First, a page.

Mechanical Engineering Schools, Degrees and Careers

What You'll Do

mechanical engineering graduate

By Sarah Stevenson

Mechanical engineering is a very broad discipline, covering the design and manufacturing of mechanical devices from hand-operated tools to complex machinery. Mechanical engineers work in a wide range of industries, but what all jobs in the field have in common is a focus on the mechanics of motion, whether it's fluid dynamics in a hydroelectric power system, the transport and conversion of energy, or the moving parts of complex automated factory equipment.

Mechanical engineering professionals often concentrate on drafting and design engineering, such as product, equipment or systems design. They also work on research and development, manufacturing, and testing in the lab or in the field.

Job Opportunities

The U.S. Bureau of Labor Statistics reports that there were 277,500 mechanical engineer jobs in 2014. Many work in general machinery engineering, such as refrigeration systems; heating, ventilation and air conditioning; or industrial manufacturing equipment. Others work in energy-related fields, helping to develop new sources of energy production or designing methods of energy conversion like power plants and combustion engines. Some design transportation machinery, while others test machines such as vehicles and elevators for safety. There are even mechanical engineers who explore the limits of technology through the design of robotics and automated systems.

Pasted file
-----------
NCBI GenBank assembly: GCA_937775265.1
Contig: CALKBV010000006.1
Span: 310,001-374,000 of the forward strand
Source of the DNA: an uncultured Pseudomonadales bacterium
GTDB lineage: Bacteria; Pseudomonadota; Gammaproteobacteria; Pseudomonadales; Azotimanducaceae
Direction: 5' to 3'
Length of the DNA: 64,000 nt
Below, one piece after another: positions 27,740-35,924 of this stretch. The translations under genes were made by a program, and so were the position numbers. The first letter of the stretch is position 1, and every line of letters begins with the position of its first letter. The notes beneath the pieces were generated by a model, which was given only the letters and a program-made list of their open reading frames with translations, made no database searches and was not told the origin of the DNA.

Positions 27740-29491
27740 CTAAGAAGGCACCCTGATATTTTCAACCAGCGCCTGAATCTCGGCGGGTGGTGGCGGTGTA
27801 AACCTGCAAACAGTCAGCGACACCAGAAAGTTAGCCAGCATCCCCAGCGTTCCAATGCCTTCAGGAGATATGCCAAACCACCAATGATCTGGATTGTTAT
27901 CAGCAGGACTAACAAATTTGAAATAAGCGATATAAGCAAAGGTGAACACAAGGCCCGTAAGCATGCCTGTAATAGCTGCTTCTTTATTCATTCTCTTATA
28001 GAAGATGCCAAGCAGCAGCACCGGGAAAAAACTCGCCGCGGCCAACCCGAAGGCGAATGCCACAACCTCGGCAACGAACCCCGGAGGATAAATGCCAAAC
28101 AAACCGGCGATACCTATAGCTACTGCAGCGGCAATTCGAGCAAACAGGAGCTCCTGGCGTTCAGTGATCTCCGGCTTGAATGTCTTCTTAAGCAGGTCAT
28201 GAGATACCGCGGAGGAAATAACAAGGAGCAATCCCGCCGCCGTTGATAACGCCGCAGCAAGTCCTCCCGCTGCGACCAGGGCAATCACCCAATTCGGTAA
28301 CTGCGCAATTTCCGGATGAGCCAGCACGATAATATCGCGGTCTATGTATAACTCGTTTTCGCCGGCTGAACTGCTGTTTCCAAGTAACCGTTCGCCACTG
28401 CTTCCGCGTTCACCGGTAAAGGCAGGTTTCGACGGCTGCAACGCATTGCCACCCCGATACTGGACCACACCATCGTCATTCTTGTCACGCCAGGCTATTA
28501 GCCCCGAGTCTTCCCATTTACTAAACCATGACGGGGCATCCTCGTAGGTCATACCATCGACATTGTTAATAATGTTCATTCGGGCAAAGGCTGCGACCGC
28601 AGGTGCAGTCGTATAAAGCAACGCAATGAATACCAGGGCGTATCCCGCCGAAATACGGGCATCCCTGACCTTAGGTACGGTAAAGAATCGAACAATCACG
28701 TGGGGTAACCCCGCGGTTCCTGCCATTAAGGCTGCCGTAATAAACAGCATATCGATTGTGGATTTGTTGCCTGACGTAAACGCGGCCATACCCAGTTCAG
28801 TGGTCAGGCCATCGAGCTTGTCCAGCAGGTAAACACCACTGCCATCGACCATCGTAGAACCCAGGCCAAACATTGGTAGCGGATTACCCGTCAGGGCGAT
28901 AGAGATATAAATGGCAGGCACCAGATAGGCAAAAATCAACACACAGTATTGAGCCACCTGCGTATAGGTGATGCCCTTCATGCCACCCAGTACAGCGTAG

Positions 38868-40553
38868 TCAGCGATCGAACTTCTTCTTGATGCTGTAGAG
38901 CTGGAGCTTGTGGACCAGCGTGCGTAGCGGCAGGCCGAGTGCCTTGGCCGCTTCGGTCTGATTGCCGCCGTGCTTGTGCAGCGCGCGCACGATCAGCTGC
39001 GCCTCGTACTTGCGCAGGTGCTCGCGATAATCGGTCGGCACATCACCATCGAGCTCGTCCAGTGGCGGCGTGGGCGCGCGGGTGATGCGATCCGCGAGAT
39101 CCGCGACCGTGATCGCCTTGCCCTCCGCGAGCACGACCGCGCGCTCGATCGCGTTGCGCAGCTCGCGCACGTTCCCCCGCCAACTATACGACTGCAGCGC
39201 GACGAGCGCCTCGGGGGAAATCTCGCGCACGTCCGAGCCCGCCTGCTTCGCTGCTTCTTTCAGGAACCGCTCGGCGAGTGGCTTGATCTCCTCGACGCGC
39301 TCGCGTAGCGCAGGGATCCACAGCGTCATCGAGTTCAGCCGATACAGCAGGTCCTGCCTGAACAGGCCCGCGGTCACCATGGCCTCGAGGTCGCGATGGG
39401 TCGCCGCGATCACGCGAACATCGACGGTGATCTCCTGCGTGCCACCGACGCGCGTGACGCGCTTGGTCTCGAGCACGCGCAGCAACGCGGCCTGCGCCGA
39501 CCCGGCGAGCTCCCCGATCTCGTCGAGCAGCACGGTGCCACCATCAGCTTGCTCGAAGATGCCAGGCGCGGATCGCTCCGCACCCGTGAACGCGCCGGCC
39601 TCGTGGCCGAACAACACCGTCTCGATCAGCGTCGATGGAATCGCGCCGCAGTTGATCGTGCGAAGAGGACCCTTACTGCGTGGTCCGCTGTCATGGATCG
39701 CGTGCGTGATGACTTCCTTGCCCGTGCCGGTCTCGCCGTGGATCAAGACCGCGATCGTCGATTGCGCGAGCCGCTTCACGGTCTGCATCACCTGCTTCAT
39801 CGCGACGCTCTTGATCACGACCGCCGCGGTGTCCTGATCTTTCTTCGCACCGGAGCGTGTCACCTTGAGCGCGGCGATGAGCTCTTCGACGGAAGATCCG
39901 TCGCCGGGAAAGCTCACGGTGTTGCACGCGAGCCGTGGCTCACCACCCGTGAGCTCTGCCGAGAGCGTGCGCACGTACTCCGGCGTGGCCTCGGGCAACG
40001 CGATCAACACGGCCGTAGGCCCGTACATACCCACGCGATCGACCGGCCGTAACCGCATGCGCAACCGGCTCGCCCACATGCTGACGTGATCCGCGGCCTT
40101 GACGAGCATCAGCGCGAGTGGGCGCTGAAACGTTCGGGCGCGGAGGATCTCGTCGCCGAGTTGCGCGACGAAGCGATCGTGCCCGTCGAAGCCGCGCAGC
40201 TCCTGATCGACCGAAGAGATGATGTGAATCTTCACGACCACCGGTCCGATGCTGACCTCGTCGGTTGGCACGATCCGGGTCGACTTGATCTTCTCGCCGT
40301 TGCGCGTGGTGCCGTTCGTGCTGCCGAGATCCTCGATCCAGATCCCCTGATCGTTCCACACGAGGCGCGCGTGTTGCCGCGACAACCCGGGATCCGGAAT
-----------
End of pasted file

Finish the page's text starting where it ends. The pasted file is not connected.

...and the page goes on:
The Future of Mechanical Engineering

In many ways, mechanical engineers shape the future of industry. Because mechanical engineering is at the forefront of developing and improving products, machines and systems, there will always be a high demand for qualified workers in any sector that relies on the use of mechanical technology. Emerging fields such as biotechnology, nanotechnology and alternative energy technology will also produce an increasing number of job opportunities.

Schools & Degrees

  • Associate's Degree in Mechanical Engineering: Entry-level mechanical engineering jobs usually require a bachelor's degree. However, a 2-year associate's degree in mechanical engineering technology makes it possible to start work as a technician, assist licensed mechanical engineers in the field, or transfer to a 4-year program.
     
  • Bachelor's Degree in Mechanical Engineering: Besides technical training in design, computer and simulation applications, and applied sciences, a Bachelor of Science (BS) degree in mechanical engineering teaches you the problem-solving and analytical skills that are critical for practicing engineers. Many mechanical engineering students also select a specialty such as aerospace engineering or propulsion systems.
  • Master's and Doctoral Degrees in Mechanical Engineering: A master's or doctoral degree enables you to further specialize in a particular area of mechanical engineering, whether you choose to work in the field as an engineer or pursue research. Graduate degree options for mechanical engineers include the Master of Science (MS), Professional Science Master (PSM), or PhD.
     
  • Online Mechanical Engineering Degrees:  More and more institutions are offering online bachelor's and master's degrees in mechanical engineering, as well as associate's degrees in mechanical engineering technology. There are even a few online PhD programs in mechanical engineering.

Salaries

According to the U.S. Bureau of Labor Statistics' 2016-17 Occupational Outlook Handbook, the median national annual salary for mechanical engineers is $83,060. Actual salaries may vary greatly based on specialization within the field, location, years of experience and a variety of other factors. National long-term projections of employment growth may not reflect local and/or short-term economic or job conditions, and do not guarantee actual job growth.